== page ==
November 2020 IASB meeting notes posted

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20 Nov 2020

The IASB met via video conference on 18 November 2020 to discuss five topics and on 19 November it met with the FASB in an educational meeting. We have posted our comprehensive Deloitte observer notes for all projects discussed during the meeting.

IASB meeting

Board work plan update: Last month the Board decided to begin the post-implementation review (PIR) of the IFRS 9 classification and measurement requirements and reconsider at a later date when to begin the PIRs of the IFRS 9 impairment and hedge accounting requirements and of IFRS 15. The Board will consider the start dates of those PIRs in the second half of 2021.

Post-implementation review of IFRS 10, IFRS 11 and IFRS 12: The Board confirmed the publication of the request for information (RFI), with a 150-day comment period (rather than the 180 days recommended by the staff). The RFI is expected to be published in December.

Maintenance and Consistent Application—Deferred Tax related to Assets and Liabilities arising from a Single Transaction: The Board is finalising amendments to IAS 12. The amendments are expected to be published in the second quarter of 2021 and will have an effective date of 1 January 2023.

Management Commentary: The staff raised some issues identified during drafting of the Exposure Draft (“sweep issues”). The Board decided that entities not applying IFRS Standards should be permitted to apply the Practice Statement. They also decided to use the term ‘accuracy’ rather than ‘freedom of error, emphasising that it applies to quantitative and qualitative information.

Disclosure Initiative, Subsidiaries that are SMEs: The IASB is developing a Standard setting out reduced disclosure requirements for subsidiaries apply IFRS Standards but meet the definition of an SME. The Board decided to have exceptions to the process for adapting disclosure requirements when preparing the analysis of adaptions to the disclosure requirements of the IFRS for SMEs Standard.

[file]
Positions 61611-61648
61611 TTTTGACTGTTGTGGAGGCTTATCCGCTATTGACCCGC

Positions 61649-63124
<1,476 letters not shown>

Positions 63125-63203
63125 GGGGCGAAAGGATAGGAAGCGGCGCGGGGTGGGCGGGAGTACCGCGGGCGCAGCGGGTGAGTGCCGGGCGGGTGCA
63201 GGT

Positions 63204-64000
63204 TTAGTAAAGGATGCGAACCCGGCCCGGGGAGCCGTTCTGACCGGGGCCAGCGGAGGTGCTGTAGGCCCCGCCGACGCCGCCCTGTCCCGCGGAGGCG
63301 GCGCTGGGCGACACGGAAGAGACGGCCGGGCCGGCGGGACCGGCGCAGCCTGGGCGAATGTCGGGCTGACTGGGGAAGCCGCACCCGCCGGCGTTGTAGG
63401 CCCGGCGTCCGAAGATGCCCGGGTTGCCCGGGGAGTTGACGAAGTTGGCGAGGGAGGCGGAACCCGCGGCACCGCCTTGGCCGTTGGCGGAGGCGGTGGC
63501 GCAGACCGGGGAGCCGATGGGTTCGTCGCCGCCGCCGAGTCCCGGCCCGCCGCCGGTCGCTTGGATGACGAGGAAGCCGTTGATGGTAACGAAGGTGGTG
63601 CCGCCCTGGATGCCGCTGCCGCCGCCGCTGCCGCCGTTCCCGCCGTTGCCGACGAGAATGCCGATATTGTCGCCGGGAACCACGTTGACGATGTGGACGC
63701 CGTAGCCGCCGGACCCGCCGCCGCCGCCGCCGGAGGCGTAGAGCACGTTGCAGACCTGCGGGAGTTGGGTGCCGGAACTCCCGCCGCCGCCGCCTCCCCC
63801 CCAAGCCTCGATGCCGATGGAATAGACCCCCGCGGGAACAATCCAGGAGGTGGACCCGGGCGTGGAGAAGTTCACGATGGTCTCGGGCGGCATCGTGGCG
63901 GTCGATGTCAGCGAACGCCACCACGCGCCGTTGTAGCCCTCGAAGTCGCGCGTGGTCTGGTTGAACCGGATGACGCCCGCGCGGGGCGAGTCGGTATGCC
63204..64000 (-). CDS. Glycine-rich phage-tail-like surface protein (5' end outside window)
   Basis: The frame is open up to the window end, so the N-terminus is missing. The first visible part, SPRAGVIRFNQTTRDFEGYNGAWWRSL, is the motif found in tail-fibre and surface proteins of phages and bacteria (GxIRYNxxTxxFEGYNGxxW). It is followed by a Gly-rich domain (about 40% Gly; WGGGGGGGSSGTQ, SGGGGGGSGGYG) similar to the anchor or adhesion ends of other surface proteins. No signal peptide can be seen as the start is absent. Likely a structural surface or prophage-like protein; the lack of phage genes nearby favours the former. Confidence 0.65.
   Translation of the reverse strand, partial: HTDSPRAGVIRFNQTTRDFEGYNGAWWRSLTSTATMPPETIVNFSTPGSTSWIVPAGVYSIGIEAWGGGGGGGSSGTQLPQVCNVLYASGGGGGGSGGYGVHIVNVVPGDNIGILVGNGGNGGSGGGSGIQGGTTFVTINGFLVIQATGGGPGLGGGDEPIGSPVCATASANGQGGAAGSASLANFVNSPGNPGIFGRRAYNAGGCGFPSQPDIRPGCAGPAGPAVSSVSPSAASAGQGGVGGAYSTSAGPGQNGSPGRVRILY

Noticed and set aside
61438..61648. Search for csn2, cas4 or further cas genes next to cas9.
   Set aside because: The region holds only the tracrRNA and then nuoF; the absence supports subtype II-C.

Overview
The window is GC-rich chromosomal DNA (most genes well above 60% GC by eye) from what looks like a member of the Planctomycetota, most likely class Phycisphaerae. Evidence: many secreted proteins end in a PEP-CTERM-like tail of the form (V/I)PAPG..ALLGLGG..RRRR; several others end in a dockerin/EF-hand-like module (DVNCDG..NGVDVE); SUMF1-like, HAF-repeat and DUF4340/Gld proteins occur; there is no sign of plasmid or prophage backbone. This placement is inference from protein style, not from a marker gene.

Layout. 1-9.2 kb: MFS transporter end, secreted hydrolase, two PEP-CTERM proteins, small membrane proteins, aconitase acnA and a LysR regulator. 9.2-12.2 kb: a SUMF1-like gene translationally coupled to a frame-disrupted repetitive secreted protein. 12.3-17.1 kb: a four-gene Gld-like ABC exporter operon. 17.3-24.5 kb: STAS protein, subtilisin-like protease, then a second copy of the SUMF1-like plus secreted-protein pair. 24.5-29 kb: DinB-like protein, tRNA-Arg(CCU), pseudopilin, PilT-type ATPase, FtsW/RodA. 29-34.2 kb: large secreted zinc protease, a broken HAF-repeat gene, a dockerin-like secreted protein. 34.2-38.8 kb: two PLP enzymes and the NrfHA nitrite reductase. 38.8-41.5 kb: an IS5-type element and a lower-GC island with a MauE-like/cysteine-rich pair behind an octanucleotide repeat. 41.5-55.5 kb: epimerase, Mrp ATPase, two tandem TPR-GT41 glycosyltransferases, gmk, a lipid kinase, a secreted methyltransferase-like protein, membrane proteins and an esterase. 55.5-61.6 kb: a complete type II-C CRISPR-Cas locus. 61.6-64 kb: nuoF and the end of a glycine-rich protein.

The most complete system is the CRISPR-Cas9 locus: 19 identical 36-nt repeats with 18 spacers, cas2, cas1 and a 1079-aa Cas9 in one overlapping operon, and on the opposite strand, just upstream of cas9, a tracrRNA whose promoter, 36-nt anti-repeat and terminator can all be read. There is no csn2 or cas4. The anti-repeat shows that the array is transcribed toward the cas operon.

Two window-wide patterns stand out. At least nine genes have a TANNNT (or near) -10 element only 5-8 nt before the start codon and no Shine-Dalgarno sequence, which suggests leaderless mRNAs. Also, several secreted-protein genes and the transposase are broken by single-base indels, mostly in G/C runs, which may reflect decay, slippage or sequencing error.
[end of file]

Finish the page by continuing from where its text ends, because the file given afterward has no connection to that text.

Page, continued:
For an analysis of how the IASB work plan has changed after this meeting, please see

Joint IASB—FASB education meeting

The boards updated each other on individual projects that partially or entirely overlap with a project of the other board. The purpose of the meeting was to share information. As such, no decisions were made.

COVID-19: The boards explained the steps they have taken to respond to the COVID-19, such as implementation and educational guidance and adjustments to their work plans. Much of the discussion focused on the accounting for government grants.

Leases other than COVID-19: The IASB staff explained the recent application questions discussed by the IFRS Interpretations Committee and narrow-scope standard-setting that has been initiated with regard to sale and leaseback transactions. The FASB is monitoring the implementation of its equivalent Standard and in July 2020 added a project to its technical agenda to address issues on which the FASB can act because it already has sufficient information from stakeholders. Both boards highlighted that they should continue to strive for as much convergence as possible between the respective Standards.

Goodwill and Impairment: Both the FASB and the IASB have on their respective agendas projects covering accounting for goodwill. Those projects do not constitute a joint project. However, both boards previously decided to monitor each other’s work because of the largely converged accounting models for business combinations. The FASB’s project is in an active project phase while the IASB’s project is in a research phase.

The initial discussion focused on the IASB’s preliminary view that an entity should be required to disclose the metrics that management (the chief operating decision maker or ‘CODM’ as described in IFRS 8) will use to monitor whether the objectives of the acquisition are met. The boards also discussed the subsequent accounting for goodwill.

Supply chain financing: The IASB described the issues that have been submitted to the IFRS Interpretations Committee, and the tentative agenda decision it has published. The IASB also outlined a possible narrow-scope standard-setting project in early 2021. The Big 4 firms submitted an agenda request to the FASB in October 2019 for guidance on disclosure and cash flow statement presentation of supplier finance programmes involving trade payables. Having undertaken research and outreach, the FASB decided in October 2020 to add a project to its agenda to develop disclosure requirements related to supplier finance programmes involving trade payables (a narrow scope). The FASB noted that there is increased disclosure in the US as a consequence of SEC staff speeches and guidance that encourages qualitative and quantitative disclosures in MD&A.

Please click to access the detailed notes taken by Deloitte observers for the entire meeting.

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